The $30T question that financial literacy can solve

by AM admin on April 27, 2017

By Thomas J. Holly, US Asset & Wealth Management Leader –

If you were one of the beneficiaries of a $30T windfall, would you know what to do with it? How much would you spend, save, give away or keep? And how would you prepare to plan, preserve and protect those assets?

Millennials are facing this exact challenge (among others), as it’s expected that, over the next 30 years, they will inherit an estimated $30 trillion. This once-in-a-generation event will likely never happen again, as it accounts for approximately 50% of all investible assets in the U.S. changing hands over a period of several years.

For an event of this magnitude, the first question is relatively simple and conversely profound: do millennials have the tools and knowledge to manage their new wealth?

This question is also changing the dynamics of wealth planning—with a greater focus on financial education.

While studies show that millennials are better educated than previous generations, their financial literacy is somewhat questionable. According to a 2013 study on millennials conducted by Wells Fargo and a 2015 survey conducted by U.S. Trust on UHNW individuals, 70% of millennials wish they had learned more basic investing in school and only 20% of parents believe that their children are prepared to handle inherited family wealth. And, as of last year, only 17 states require a personal finance class to graduate high school, according to the Council for Economic Education. In spite of considerable resources at their fingertips, they still hold 40% of their assets in cash—earning next to no interest.

Many millennials came of age during or after the financial crisis, so it’s no surprise that they express deep distrust in banks and other financial institutions. These digital natives have essentially grown up with a sense of authenticity and trust when interacting with technology companies—and it’s what they’ve come to expect when working with their financial services firms. Recent research by Forbes crystallized this point by highlighting how this age group is widely open to financial goods and services from companies outside the traditional financial sector, from the likes of Google, Apple, Facebook, Alibaba and Amazon.

Against this backdrop, wealth managers and tech players have an incredible opportunity to capture the attention of millennials and help them bridge the gap between knowledge (financial literacy) and the responsibility (stewardship of $30T) placed on their shoulders. The solution for both lies in creative, responsive and dynamic financial education that blends their digital native perceptions with real-life and real-time examples.

Historically, educational content was limited and static but we are now seeing wealth managers and emerging tech players competing to deliver increasingly tailored digital learning programs.

The players that provide the best learning resources and platforms have a competitive advantage in winning business from millennials. A few of the industry’s best practices include:

    • Articles and videos organized around life events such as going to college, growing wealth, buying a home and saving for retirement.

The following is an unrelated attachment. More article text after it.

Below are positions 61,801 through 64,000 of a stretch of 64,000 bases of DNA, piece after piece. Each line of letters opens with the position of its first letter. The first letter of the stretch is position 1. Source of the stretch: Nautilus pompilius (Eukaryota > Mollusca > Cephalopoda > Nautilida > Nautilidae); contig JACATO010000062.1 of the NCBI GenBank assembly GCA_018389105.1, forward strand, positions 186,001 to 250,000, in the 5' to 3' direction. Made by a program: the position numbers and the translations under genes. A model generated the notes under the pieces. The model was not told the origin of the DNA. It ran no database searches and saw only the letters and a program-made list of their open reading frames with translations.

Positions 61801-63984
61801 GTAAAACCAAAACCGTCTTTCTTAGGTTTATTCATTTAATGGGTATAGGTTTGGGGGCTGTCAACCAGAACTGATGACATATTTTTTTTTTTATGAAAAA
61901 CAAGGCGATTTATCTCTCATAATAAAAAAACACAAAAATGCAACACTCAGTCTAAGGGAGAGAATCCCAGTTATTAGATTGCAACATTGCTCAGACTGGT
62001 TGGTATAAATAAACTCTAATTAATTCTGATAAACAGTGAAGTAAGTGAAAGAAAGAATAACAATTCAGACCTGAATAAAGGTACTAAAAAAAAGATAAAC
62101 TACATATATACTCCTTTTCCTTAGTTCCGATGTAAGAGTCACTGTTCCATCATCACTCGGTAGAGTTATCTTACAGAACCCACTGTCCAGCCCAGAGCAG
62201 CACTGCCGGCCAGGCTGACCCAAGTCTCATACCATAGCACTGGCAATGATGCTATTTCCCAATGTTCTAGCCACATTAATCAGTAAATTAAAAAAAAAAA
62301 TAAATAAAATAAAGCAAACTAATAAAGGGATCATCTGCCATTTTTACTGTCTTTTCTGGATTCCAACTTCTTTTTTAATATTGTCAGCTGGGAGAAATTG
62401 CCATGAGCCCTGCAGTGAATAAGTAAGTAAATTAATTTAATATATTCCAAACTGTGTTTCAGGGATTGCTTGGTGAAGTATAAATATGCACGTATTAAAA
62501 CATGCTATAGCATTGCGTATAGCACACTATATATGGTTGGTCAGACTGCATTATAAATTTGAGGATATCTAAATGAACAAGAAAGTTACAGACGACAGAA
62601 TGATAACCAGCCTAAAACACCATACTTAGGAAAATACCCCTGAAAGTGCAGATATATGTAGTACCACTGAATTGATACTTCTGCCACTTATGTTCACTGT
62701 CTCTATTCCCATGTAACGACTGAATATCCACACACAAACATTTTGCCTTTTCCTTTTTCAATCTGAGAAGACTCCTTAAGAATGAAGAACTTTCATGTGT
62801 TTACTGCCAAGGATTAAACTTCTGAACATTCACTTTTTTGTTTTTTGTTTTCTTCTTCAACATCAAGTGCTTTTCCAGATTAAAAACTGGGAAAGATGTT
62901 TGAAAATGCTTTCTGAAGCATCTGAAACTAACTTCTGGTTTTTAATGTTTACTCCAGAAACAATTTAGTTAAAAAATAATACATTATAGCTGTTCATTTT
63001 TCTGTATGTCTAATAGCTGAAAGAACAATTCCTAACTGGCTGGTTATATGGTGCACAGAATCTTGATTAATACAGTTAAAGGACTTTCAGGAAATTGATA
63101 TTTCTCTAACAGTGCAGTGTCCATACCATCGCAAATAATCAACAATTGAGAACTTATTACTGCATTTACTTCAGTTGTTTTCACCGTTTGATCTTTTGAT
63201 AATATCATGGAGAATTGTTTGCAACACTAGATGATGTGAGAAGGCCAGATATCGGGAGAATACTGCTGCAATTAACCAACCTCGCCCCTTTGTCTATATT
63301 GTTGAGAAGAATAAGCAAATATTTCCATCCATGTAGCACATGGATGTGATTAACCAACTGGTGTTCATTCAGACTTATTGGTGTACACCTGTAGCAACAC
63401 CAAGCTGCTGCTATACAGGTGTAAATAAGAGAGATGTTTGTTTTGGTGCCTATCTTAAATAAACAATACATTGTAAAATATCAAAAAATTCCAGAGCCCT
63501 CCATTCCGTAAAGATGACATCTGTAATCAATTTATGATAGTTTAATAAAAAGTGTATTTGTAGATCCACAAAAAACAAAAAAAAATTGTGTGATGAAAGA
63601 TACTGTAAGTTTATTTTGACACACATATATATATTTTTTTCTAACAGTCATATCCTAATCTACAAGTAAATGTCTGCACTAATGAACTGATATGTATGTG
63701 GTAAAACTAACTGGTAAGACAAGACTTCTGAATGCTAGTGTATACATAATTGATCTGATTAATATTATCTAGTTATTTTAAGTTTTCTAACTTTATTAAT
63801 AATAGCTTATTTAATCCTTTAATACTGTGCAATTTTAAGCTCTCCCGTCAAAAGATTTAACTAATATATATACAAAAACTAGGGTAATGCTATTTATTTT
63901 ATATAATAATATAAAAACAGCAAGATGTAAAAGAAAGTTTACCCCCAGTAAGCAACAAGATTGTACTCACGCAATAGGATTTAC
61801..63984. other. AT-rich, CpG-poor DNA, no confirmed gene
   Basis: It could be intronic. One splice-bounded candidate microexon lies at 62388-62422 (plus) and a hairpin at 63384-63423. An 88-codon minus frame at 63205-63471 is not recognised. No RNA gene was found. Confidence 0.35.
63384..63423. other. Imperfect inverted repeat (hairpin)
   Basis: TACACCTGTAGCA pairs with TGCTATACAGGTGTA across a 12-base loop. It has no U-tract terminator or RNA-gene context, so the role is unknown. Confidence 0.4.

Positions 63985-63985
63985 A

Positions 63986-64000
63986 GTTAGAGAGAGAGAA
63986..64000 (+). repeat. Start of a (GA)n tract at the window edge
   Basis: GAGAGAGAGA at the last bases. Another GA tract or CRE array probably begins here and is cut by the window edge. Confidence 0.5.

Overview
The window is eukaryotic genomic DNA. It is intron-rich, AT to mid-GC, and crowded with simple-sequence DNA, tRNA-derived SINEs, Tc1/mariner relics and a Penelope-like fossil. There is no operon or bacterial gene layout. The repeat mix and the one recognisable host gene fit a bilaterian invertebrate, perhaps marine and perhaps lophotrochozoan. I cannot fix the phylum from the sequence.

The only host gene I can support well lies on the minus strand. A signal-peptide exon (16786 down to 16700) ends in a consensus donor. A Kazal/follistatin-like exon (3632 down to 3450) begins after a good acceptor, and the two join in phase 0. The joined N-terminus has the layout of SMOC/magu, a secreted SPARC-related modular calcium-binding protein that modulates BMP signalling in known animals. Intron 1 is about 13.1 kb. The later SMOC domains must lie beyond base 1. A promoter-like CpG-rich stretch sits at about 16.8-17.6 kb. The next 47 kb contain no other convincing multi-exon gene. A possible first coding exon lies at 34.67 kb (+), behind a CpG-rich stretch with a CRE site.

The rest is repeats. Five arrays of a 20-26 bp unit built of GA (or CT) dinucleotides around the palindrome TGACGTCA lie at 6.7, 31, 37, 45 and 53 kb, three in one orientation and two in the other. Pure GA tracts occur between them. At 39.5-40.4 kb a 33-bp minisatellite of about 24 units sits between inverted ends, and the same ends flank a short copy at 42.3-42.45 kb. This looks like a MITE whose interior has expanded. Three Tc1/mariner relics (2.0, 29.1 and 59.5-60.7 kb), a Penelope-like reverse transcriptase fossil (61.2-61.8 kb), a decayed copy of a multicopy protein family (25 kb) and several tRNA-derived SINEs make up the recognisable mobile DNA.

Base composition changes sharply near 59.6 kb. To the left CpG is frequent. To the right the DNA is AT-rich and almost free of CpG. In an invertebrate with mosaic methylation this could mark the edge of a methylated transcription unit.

• Unique content based on individual goals and comfort with managing and investing their money.
    • Content partnerships with learning partners such as Khan Academy and financial thought leaders like iShares, Investopedia, Forefield, and Morningstar
    • Gamification to enable learners to practice setting goals and making decisions in a simulated life journey while adjusting their behavior based on the outcome, creating an environment where it’s OK to fail and learn through experience.
    • Behavioral science and social groups to become part of a community and see how others are learning and achieving their goals.
    • Connecting learning with services by teaching financial concepts while showcasing the institution’s services and platforms as part of the end-user experience—transforming learning modules into sales leads.

Earlier this year, Wells Fargo launched a game called “Retirement City” to close the engagement gap that workers have with their companies’ retirement plans.  They are blending gamification with rich learning experiences via quizzes, videos, mini games, scoreboards, calculators and an online source library, among other elements, to teach basic retirement concepts. The game takes players through a simulated journey to retirement where they are asked to make choices impacting their financial wellbeing.  As players learn retirement concepts, they’re able to benchmark themselves against other players—adding a sense of good natured competition that blends finance and literacy.

This month is National Financial Literacy Month, which highlights the importance of financial literacy and to teach Americans how to create better money habits. Perhaps it’s our call as an industry to put this into play, every day.

As I mentioned in “A Revolution Both Loud and Quiet, it’s vital that wealth managers get the trust equation right given the shifting demographics and transfer of wealth. Educational programs and engaging digital learning content are key to this equation—and can enable financial players to create strong relationships with their future clients.

Which players do you think will be most successful? And, what does success look like?

I’d love to hear your thoughts.

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